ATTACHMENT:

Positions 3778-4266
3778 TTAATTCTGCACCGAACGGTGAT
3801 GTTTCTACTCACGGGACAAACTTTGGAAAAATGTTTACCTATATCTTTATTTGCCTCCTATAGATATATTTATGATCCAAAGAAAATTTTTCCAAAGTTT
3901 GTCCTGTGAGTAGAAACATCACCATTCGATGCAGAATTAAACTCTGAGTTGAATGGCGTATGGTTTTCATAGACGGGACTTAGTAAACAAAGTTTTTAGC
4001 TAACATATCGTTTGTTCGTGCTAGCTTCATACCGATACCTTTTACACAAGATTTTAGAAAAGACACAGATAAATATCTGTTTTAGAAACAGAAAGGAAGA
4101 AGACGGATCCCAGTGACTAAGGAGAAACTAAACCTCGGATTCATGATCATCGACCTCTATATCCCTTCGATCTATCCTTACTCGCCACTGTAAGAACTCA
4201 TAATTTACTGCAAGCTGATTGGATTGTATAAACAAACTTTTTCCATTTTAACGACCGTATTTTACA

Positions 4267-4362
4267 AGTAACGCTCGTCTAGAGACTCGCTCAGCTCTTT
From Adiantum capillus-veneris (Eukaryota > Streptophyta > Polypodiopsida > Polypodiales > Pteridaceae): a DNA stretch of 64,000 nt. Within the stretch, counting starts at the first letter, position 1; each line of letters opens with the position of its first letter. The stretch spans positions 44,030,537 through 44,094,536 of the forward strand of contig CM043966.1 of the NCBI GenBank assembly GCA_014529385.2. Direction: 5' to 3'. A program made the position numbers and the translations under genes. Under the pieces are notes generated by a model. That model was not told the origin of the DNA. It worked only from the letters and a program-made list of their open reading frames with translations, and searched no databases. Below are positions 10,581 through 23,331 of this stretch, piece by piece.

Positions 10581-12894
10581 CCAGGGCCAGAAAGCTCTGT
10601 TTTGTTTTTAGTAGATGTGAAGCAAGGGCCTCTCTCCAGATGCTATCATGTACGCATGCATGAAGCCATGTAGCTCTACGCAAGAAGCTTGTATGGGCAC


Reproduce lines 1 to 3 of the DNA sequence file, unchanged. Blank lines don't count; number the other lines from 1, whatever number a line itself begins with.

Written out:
Positions 3778-4266
3778 TTAATTCTGCACCGAACGGTGAT
3801 GTTTCTACTCACGGGACAAACTTTGGAAAAATGTTTACCTATATCTTTATTTGCCTCCTATAGATATATTTATGATCCAAAGAAAATTTTTCCAAAGTTT